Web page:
Two weeks ago, we managed to get together for a game of Black Powder. It turned out that Dave and Aidan had significantly more troops than I was expecting and also they were considerably bigger units than I was expecting - rather than units of 12 based on three 40x20mm bases, they were 24 man battalions based on the equivalent of 6 40x20s. Similarly, my 6 figure cavalry units needed to be paired to form 12 figure units. So that halved the number of units I was able to field.
However, we were still able to put a couple of brigades each on the table, plus wings of cavalry. Here is my disposition on the French left, opposite Aiden. On my right was Ian, pairing off against Dave. Both Ian and I had Napoleon for a CinC! On the right is a brigade of infantry in mixed order (two columns flanking a battalion in line), with an artillery piece on the right flank and squadrons of Lancers and Cuirassiers behind. On the left are three infantry battalions in column, including a unit of Guard, with squadrons of Hussars and Carabineers covering the open flank.
Looking along the French lines with Ian's troops in the distance beyond the low hill.
Ian's massed cavalry, mainly Dragoons, on his right flank.
French Dragoons trying to look mean.
British Dragoons and Hussars trying not to look intimidated by the French Dragoons.
The British (and Portuguese) lines looking from Dave's, towards Aiden's deployments.
The troop facing each other.
Dressing the lines with last minute adjustments.
Opening move, my infantry refused to advance, but both wings of cavalry were happy to get going.
Rear view of my infantry - these British masquerading as Swiss.
French light cavalry on the far left, Hussars with Carabineers in the distance.
Just bout every French unit refusing to move.
Ian's plucky infantry in campaign dress seemed much more eager to get stuck in, advancing steadily.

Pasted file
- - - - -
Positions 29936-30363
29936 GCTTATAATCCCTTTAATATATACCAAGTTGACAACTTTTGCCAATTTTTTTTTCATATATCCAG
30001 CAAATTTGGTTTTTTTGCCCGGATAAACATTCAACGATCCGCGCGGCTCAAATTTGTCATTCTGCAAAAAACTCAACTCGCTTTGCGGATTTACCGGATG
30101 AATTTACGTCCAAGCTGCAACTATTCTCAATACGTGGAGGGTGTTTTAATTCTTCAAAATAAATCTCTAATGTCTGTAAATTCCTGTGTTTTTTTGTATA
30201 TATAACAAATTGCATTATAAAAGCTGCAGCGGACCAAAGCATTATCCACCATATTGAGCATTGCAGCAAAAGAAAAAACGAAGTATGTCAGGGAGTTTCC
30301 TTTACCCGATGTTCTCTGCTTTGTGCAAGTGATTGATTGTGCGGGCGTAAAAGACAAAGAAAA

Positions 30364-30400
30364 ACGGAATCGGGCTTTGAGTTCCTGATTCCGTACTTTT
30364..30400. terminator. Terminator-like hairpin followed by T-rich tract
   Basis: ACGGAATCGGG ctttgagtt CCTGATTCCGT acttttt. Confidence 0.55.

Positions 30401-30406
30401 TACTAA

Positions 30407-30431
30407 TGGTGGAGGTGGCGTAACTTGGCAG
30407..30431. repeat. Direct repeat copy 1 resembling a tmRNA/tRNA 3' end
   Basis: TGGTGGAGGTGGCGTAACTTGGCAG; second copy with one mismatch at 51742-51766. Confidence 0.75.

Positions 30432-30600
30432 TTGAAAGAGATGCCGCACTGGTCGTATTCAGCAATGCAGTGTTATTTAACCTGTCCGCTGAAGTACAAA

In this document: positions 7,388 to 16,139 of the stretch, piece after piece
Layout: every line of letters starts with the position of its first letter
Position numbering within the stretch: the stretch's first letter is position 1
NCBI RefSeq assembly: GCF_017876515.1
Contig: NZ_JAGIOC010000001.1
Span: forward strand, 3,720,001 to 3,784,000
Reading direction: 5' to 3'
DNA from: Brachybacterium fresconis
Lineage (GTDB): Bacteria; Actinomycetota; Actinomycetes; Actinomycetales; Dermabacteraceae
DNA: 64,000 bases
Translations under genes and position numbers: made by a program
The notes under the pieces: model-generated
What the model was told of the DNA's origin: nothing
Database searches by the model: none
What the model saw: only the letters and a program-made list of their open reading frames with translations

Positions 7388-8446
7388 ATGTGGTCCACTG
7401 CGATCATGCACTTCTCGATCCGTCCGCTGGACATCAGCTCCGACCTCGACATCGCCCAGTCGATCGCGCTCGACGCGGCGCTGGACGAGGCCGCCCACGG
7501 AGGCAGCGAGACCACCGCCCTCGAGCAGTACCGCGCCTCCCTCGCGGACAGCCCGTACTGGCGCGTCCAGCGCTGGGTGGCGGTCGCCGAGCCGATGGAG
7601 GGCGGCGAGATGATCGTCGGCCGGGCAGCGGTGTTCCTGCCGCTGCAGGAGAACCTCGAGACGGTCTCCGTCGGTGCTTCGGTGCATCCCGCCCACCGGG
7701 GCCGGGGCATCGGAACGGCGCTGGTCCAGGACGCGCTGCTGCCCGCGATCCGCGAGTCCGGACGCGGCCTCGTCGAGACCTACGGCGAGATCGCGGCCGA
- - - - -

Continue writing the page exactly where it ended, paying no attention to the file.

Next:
Ian's and Daves's cavalry clash with charge and counter charge on the far right.
On the French left, British heavy cavalry see off the Carabineers and break the Hussars, leaving them shaken, resulting in a frantic swing of Lancers and Cuirassiers from the French right over to the left, with a battalion of infantry shaking out into line to act as a stop line.
My infantry finally manage to advance on my right in support of Ian's infantry.
All too much for my Hussars and Carabineers, although the British cavalry were pretty much spent too.
Here come the Lancers and Cuirassiers.
The left flank becomes stabilised.
The British and their Portuguese allies advance on the French.
Ian's grand battery and infantry get to grips with Dave's line.
My infantry starts to trade volleys with Aiden's infantry, although the lads next to the forest have just repulsed a charge from Aiden's infantry with his unit fluffing their morale and routing, forcing morale checks for adjacent units, causing two more to rout off the field. To the left of the woods, the Lancers have charged a unit of rifles who successfully form square, but the Cuirassiers charge a unit of line infantry who fail to form square - oops!
The game had to end there as we had reached the Cinderella time of the evening. A game this size would have required a day to see through to completion. However, it generated quite a bit of interest from club members and all the players agreed it was a fantastic looking table. So, result. I think we will see the 15s coming out to play more often if all goes well.
Thanks for looking.